Via: SIP/2.0/UDP controller2.com;branch=z9hG4bK776asdhds
Max-Forwards: 70
To: <sip:97378000@controller1.com>;tag=a6c85cf
From: <sip:8687000@controller2.com>;tag=1928301774
Call-ID: a84b4c76e66710
CSeq: 1 PRACK
RAck: 1234 1 INVITE
Contact: <sip:controller1.com>
Content-Length: 0

S5: MGC1 Sends a 180 Ringing Response to MGC2

SIP/2.0 180 Ringing


Via: SIP/2.0/UDP controller2.com;branch=z9hG4bK776asdhds
Max-Forwards: 70
To: <sip:97378000@controller1.com>;tag=a6c85cf
From: <sip:8687000@controller2.com>;tag=1928301774
Call-ID: a84b4c76e66710
Supported: 100rel
CSeq: 1 INVITE
RSeq: 1235
Contact: <sip:controller1.com>
Content-Length: 0

S6: MGC2 to MGC1: Sends PRACK to acknowledge the receipt of 180 Ringing

PRACK sip:97378000@controller1.com SIP/2.0


Via: SIP/2.0/UDP controller2.com;branch=z9hG4bK776asdhds
Max-Forwards: 70
To: <sip:97378000@controller1.com>;tag=a6c85cf
From: <sip:8687000@controller2.com>;tag=1928301774
Call-ID: a84b4c76e66710
CSeq: 1 PRACK
RAck: 1235 1 INVITE
Content-Length: 0

S7: MGC1 to MGC2: Sends a 200 OK to acknowledge PRACK

SIP/2.0 200 OK
Via: SIP/2.0/UDP controller2.com;branch=z9hG4bK776asdhds
Max-Forwards: 70
To: <sip:97378000@controller1.com>;tag=a6c85cf
From: <sip:8687000@controller2.com>;tag=1928301774
Call-ID: a84b4c76e66710
CSeq: 1 PRACK
RAck: 1235 1 INVITE
Contact: <sip:controller1.com>
Content-Length: 0

S8: MGC2 to MGC1: Sends UPDATE

UPDATE sip:97378000@controller1.com SIP/2.0


Via: SIP/2.0/UDP controller2.com;branch=z9hG4bKasdfhjk
Max-Forwards: 70
To: <sip:97378000@controller1.com>;tag=a6c85cf
From: <sip:8687000@controller2.com>;tag=1928301774
Call-ID: a84b4c76e66710
CSeq: 2 UPDATE
Contact: <sip:controller2.com>
Content-Type: application/sdp
Content-Length: 50

v=0
c=IN IP4 172.16.6.6
m=audio 5010 RTP/AVP 0

S9: MGC1 to MGC2: Sends 200 OK for UPDATE

SIP/2.0 200 OK
Via: SIP/2.0/UDP controller2.com;branch=z9hG4bKasdfhjk
Max-Forwards: 70
To: <sip:97378000@controller1.com>;tag=a6c85cf
From: <sip:8687000@controller2.com>;tag=1928301774
Call-ID: a84b4c76e66710
CSeq: 2 UPDATE
Contact: <sip:controller1.com>
Content-Type: application/sdp
Content-Length: 51

v=0
c=IN IP4 172.16.2.22
m=audio 5010 RTP/AVP 0

S10: MGC1 to MGC2: Sends 200 OK for INVITE

SIP/2.0 200 OK
Via: SIP/2.0/UDP controller2.com;branch=z9hG4bKasdfhjk
Max-Forwards: 70
To: <sip:97378000@controller1.com>;tag=a6c85cf
From: <sip:8687000@controller2.com>;tag=1928301774
Call-ID: a84b4c76e66710
CSeq: 1 INVITE
Contact: <sip:controller1.com>
Content-Length: 0

S11: MGC2 to MGC1: Sends ACK for INVITE

ACK sip:97378000@controller1.com SIP/2.0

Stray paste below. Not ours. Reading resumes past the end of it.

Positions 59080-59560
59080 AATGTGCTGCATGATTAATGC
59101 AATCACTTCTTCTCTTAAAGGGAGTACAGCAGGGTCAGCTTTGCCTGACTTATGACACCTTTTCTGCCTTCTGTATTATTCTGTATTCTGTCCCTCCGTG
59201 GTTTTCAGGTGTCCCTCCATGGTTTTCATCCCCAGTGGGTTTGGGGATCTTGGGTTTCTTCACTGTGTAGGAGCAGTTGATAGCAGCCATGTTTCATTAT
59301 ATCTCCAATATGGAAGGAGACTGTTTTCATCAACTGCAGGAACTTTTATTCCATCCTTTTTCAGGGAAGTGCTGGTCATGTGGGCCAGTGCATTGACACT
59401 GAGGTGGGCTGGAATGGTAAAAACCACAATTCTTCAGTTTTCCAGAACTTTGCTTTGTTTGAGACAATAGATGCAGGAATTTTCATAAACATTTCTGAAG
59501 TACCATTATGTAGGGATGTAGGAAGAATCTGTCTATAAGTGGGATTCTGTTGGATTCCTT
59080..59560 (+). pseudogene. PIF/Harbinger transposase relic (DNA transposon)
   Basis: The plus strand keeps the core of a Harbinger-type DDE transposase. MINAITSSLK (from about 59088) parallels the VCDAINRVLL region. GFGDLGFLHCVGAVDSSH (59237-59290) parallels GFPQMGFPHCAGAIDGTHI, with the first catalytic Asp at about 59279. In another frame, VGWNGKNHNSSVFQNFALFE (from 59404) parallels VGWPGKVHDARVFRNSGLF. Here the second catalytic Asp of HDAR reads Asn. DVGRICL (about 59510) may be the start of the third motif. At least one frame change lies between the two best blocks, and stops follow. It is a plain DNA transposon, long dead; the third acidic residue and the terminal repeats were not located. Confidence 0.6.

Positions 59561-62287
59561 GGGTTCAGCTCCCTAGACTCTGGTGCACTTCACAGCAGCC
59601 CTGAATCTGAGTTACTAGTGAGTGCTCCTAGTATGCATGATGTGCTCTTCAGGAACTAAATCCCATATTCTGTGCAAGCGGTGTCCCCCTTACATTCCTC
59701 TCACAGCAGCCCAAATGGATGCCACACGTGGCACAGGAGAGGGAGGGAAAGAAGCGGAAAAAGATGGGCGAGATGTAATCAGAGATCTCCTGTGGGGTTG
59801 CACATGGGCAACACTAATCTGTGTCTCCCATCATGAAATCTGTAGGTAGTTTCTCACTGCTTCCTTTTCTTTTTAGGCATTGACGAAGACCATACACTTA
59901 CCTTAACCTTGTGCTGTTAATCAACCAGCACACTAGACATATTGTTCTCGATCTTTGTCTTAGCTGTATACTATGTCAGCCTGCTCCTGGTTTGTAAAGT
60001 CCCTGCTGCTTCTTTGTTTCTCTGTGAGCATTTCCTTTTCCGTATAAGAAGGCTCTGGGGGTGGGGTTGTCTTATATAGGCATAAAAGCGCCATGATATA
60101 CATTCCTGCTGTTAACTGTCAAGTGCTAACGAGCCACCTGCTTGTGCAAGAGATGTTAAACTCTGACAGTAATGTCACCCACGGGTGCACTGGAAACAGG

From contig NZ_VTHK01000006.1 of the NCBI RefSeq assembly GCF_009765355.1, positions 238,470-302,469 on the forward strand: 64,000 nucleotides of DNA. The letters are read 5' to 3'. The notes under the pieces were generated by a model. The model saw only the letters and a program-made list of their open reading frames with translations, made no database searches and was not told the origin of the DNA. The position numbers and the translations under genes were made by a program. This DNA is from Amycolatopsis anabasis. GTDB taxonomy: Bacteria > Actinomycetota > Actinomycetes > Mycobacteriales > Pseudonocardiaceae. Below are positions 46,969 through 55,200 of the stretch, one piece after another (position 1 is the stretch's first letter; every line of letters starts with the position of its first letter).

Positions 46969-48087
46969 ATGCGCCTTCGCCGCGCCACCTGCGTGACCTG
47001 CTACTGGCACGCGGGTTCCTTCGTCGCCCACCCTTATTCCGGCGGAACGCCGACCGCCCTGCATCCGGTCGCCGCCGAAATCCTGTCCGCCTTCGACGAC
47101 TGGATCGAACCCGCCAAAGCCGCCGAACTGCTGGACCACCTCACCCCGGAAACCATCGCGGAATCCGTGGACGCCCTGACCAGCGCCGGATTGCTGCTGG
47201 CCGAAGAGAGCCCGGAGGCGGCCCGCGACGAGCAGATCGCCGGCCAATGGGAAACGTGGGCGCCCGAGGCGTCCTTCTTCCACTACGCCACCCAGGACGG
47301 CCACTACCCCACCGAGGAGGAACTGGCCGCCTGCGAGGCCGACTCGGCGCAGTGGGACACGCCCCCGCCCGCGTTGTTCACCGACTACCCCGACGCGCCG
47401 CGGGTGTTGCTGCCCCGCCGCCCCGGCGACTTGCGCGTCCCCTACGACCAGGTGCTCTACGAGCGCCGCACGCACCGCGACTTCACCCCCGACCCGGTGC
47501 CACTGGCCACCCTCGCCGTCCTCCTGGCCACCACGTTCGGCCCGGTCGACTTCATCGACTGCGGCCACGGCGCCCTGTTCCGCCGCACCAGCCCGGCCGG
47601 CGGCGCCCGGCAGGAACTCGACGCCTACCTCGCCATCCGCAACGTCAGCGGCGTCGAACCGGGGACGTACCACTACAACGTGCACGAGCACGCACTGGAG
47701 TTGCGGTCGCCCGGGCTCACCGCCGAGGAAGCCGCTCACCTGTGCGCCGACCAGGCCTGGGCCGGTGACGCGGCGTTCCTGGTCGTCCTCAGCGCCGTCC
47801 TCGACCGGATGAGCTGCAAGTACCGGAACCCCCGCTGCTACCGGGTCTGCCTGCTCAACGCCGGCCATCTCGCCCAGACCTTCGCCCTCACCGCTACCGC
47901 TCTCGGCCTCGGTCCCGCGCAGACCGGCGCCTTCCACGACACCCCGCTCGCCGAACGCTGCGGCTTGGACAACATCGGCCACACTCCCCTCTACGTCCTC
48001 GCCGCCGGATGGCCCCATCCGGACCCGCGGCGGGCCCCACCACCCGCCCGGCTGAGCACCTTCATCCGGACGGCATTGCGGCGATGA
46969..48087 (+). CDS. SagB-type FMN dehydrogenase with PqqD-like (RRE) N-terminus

Via: SIP/2.0/UDP controller2.com;branch=z9hG4bK776asdhds
Max-Forwards: 70
To: <sip:97378000@controller1.com>;tag=a6c85cf
From: <sip:8687000@controller2.com>;tag=1928301774
Call-ID: a84b4c76e66710
CSeq: 1 ACK
Content-Length: 0

S12: MGC1 to MGC2: Sends BYE on detecting OffHook

BYE sip:8687000@controller2.com SIP/2.0


Via: SIP/2.0/UDP controller1.com;branch= z9hG4bKqwertyu
Max-Forwards: 70
From: <sip:97378000@controller1.com>;tag=a6c85cf
To: <sip:8687000@controller2.com>;tag=1928301774
Call-ID: a84b4c76e66710
CSeq: 1 BYE
Content-Length: 0

S13: MGC2 to MGC1: Sends 200 OK to BYE request

SIP/2.0 200 OK
Via: SIP/2.0/UDP controller1.com;branch= z9hG4bKqwertyu
Max-Forwards: 70
From: <sip:97378000@controller1.com>;tag=a6c85cf
To: <sip:8687000@controller2.com>;tag=1928301774
Call-ID: a84b4c76e66710
CSeq: 1 BYE
Content-Length: 0
9. Disclaimer
This document should be treated as a mean to illustrate the usage of SIP across MGCs, not as a guide for
implementing Media Gateway, Media Gateway Controller, SIP User Agent or SIP Proxy. The calls flows
mentioned in this document are only informative. All the messages are encoded in the ABNF syntax for
simplicity. The same calls flows are valid for binary Megaco messages. Care has been taken to see that the
messages are according to the protocol grammar; in case of discrepancies the protocol draft has to be
considered. The Call flow diagrams are only a means to abstract the protocol messages exchanged between
the MG and the MGC and between MGCs. These call flow diagrams are not according to any time scale.
The IP addresses and port numbers used in the examples are fictitious. The statistic parameter values are
also fictitious.
10. References
[1] F. Cuervo, N. Greene, C. Huitema, A. Rayhan, B. Rosen, J. Segers, Media Gateway Control Protocol
Version 1.0, RFC 3015, November 2000.

[2] Rosenberg, J., Schulzrinne, H., Camarillo, G., Johnston, A., Peterson, J., Sparks, R., Handley, M. and E.
Schooler, "SIP: Session Initiation Protocol", RFC 3261, June 2002.

[3] Vemuri, A., Peterson, J., Session Initiation Protocol for Telephones (SIP-T): Context and
Architectures, RFC 3372, September 2002.

[4] Madhubabu Brahmanapally, Prerepa Viswanadham, krishna Gundamaraju, Kenetec Inc Megaco/H.248
Call flow examples, July 2001

[5] Rosenberg, J., and Schulzrinne, H., and E. Schooler, "Reliability of Provisional Responses in the
Session Initiation Protocol (SIP)", RFC 3262, June 2002.

[6] Rosenberg, J, " The Session Initiation Protocol (SIP) UPDATE Method", RFC 3311, September 2002.